1993 Yukon Nuggets
Most of us love horses, and why not. They have worked for and played with us for centuries. They are generally friendly and sometimes downright loyal, and in the Yukon, they have a history that may pre-date man.
Horses originated in North America about fifty million years ago. They were then the size of a terrier. Through time, they increased in size, and grew larger teeth with better grinding surfaces.
In the north, scientists call the early ancestors of today's horse, the Yukon horse. It lived on grasslands of Eastern Beringia, areas of the Yukon that remain unglaciated. The Yukon horse was one of the commonest Ice Age animals. Indeed, horses evolved in North America and spread out to the Old World via the Bering Land Bridge. Yukon horses probably arose in Beringia two hundred thousand years ago.
We know what the Yukon horse looks like, partly because of an exceptional carcass found in 1993 by placer miners at Last Chance Creek near Dawson City. Backhoe work had exposed the foreleg and a large part of the hide in a mining trench. Archaelogists collected tail hairs and a small portion of the lower intestine.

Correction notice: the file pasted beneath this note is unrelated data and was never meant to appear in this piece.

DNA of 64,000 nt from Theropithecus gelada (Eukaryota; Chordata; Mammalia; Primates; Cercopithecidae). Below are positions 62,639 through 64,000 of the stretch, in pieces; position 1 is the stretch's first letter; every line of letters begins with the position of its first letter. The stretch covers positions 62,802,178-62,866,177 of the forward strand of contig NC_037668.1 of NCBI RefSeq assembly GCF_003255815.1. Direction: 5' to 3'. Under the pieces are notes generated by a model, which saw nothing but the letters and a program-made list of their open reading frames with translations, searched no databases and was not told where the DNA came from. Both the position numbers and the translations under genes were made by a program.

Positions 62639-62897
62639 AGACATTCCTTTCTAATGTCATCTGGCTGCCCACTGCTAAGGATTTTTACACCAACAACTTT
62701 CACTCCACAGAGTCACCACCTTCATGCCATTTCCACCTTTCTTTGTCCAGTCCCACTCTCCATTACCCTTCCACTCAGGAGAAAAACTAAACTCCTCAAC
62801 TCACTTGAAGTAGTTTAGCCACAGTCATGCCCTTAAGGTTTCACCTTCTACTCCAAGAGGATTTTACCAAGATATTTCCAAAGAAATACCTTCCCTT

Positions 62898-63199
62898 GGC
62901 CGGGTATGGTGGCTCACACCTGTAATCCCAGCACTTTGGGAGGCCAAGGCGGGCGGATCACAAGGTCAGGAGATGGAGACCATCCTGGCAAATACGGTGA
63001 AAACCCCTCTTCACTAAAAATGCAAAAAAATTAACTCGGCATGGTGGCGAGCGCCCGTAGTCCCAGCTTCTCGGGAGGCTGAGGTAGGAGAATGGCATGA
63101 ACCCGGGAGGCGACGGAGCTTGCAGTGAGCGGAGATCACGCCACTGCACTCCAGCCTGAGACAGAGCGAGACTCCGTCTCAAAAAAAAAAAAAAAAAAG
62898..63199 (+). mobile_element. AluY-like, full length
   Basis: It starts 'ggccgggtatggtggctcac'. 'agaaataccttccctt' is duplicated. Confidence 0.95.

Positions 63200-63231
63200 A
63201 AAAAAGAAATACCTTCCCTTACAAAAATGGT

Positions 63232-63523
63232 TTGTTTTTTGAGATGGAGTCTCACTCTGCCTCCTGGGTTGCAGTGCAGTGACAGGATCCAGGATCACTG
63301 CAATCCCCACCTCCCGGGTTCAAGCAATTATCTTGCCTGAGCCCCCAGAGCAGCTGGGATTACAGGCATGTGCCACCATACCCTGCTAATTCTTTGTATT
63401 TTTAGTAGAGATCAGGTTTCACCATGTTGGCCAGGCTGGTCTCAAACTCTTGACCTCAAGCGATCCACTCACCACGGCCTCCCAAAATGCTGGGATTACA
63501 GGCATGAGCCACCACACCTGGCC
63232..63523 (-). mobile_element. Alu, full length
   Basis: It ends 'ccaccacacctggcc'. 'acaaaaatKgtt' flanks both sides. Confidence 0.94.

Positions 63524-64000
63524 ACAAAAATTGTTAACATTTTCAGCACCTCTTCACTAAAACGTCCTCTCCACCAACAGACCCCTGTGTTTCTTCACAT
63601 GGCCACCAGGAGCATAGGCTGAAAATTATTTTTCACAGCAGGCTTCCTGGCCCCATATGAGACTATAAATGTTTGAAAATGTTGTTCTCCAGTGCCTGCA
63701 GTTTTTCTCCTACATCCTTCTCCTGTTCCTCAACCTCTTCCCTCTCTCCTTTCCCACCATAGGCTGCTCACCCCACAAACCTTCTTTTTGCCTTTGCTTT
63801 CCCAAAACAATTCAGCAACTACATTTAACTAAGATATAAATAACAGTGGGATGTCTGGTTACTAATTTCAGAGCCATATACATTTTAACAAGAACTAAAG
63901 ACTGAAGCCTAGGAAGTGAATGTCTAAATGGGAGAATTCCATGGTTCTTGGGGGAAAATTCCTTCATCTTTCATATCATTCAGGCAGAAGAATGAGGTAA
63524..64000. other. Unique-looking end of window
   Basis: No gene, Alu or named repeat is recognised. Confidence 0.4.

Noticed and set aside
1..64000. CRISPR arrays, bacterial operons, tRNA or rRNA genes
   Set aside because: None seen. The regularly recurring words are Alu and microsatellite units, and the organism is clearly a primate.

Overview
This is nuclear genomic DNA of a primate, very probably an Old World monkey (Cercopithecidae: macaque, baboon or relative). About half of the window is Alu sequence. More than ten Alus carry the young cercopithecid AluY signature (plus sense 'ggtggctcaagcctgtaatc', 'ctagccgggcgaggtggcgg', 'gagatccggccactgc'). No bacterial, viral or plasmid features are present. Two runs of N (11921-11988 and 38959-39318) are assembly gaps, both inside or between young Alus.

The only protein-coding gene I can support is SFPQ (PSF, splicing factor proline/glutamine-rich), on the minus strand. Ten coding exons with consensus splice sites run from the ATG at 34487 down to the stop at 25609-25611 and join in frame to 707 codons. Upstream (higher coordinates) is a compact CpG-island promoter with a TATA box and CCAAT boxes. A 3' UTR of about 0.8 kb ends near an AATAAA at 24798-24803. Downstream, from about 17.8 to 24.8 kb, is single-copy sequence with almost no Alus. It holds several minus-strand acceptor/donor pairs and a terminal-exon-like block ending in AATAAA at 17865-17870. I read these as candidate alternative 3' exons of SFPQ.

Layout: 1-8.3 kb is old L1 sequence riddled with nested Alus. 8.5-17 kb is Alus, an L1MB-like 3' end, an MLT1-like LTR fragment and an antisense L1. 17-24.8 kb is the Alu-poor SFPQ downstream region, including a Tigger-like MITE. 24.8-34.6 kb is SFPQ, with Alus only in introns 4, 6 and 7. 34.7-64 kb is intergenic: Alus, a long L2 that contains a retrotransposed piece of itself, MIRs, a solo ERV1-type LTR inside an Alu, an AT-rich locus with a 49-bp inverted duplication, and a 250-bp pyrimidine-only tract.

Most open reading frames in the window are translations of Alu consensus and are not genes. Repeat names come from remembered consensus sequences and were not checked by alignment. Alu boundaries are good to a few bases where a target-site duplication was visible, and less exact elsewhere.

It had died about twenty thousand years ago. The horse, about four feet tall, had lived in a parkland environment. While one of the best specimens, there have been many other partial carcasses found over the years. Many excellent specimens were found near Fairbanks, Alaska and the Dawson City area.
Fossils have been found as far north and east as Baillie Islands, Northwest Territories, and as far south as Ketza River and Scottie Creek in the Yukon.
Yukon horses seem to have died out about twelve thousand years ago in Eastern Beringia, mabye because of quick climatic change about the time of the last glaciation. It is also possible that human hunting hastened its demise.
A CKRW Yukon Nugget by Les McLaughlin.